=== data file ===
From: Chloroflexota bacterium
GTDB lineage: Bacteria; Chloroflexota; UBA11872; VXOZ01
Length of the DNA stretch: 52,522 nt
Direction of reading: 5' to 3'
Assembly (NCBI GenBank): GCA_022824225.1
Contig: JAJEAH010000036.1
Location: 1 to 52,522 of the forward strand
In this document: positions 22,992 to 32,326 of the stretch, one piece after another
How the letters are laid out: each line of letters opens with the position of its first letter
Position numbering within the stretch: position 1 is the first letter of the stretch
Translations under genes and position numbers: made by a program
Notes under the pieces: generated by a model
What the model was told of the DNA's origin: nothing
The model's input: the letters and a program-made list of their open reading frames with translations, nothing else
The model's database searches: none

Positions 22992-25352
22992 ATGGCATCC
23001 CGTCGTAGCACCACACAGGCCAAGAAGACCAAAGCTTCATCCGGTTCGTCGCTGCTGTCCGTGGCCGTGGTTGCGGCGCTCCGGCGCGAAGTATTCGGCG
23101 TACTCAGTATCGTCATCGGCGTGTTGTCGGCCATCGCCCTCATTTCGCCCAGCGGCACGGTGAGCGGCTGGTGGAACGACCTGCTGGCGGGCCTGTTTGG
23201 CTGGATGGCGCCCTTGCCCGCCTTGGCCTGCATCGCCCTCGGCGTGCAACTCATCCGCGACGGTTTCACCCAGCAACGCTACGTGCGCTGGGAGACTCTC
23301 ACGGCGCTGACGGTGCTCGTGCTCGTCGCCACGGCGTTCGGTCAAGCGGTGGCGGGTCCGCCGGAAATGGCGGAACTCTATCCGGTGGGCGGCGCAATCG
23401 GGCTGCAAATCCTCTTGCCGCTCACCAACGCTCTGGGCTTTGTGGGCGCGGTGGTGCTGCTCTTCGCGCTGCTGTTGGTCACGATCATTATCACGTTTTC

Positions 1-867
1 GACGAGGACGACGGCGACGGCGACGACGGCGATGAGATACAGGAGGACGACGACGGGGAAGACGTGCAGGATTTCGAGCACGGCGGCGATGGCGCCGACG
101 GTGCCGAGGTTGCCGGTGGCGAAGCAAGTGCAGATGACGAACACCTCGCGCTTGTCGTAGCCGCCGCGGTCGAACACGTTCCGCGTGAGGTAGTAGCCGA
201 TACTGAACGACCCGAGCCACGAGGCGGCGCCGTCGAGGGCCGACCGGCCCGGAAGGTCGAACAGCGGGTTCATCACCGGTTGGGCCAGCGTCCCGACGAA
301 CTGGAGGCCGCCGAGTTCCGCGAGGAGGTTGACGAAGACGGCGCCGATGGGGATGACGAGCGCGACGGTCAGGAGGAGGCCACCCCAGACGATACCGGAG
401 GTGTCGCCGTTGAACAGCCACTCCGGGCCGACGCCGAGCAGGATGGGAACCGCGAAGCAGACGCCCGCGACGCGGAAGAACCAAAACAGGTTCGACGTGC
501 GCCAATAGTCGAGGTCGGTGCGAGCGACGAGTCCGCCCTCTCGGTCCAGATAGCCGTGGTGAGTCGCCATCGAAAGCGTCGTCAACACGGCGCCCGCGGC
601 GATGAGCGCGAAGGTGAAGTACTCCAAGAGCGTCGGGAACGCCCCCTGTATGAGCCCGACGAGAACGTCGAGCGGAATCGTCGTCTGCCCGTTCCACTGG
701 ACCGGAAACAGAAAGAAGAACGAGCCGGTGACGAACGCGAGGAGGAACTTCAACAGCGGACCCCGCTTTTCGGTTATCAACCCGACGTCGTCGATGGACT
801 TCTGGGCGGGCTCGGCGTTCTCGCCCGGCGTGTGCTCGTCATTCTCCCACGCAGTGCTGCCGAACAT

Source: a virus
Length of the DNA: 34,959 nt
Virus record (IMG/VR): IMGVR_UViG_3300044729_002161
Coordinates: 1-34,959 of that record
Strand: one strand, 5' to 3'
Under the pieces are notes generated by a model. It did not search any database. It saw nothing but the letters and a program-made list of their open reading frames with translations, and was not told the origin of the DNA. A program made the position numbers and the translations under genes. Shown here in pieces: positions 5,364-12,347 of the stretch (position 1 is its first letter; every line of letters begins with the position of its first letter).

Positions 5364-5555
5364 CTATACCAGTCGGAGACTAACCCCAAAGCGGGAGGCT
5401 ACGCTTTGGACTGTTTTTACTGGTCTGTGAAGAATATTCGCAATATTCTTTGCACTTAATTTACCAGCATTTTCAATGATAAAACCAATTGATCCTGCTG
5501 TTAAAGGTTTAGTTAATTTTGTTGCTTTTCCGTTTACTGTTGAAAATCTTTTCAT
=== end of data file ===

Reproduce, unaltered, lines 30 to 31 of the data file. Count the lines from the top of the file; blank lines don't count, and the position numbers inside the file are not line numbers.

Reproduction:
601 GATGAGCGCGAAGGTGAAGTACTCCAAGAGCGTCGGGAACGCCCCCTGTATGAGCCCGACGAGAACGTCGAGCGGAATCGTCGTCTGCCCGTTCCACTGG
701 ACCGGAAACAGAAAGAAGAACGAGCCGGTGACGAACGCGAGGAGGAACTTCAACAGCGGACCCCGCTTTTCGGTTATCAACCCGACGTCGTCGATGGACT